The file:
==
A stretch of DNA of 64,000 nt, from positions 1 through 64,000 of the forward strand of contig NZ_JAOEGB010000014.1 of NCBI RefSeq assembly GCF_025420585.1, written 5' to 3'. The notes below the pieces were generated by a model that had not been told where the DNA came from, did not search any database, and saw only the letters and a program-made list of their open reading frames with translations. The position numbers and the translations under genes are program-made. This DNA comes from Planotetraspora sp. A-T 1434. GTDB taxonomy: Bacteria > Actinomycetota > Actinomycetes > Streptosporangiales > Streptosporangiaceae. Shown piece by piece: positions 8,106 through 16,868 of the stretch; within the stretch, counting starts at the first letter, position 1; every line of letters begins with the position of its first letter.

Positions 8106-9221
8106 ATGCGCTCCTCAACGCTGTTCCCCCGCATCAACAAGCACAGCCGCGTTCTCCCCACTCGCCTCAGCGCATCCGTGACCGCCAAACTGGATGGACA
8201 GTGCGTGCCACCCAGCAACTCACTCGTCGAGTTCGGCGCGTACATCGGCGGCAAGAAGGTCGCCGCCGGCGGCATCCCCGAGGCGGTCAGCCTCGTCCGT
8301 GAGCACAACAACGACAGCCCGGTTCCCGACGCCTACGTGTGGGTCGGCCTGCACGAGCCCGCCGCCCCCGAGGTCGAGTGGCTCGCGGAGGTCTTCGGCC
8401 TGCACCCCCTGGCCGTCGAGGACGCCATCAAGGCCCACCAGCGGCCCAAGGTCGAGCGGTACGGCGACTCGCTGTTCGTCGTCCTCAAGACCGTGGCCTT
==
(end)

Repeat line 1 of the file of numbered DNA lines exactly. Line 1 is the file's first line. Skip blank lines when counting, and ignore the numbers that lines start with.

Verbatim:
A stretch of DNA of 64,000 nt, from positions 1 through 64,000 of the forward strand of contig NZ_JAOEGB010000014.1 of NCBI RefSeq assembly GCF_025420585.1, written 5' to 3'. The notes below the pieces were generated by a model that had not been told where the DNA came from, did not search any database, and saw only the letters and a program-made list of their open reading frames with translations. The position numbers and the translations under genes are program-made. This DNA comes from Planotetraspora sp. A-T 1434. GTDB taxonomy: Bacteria > Actinomycetota > Actinomycetes > Streptosporangiales > Streptosporangiaceae. Shown piece by piece: positions 8,106 through 16,868 of the stretch; within the stretch, counting starts at the first letter, position 1; every line of letters begins with the position of its first letter.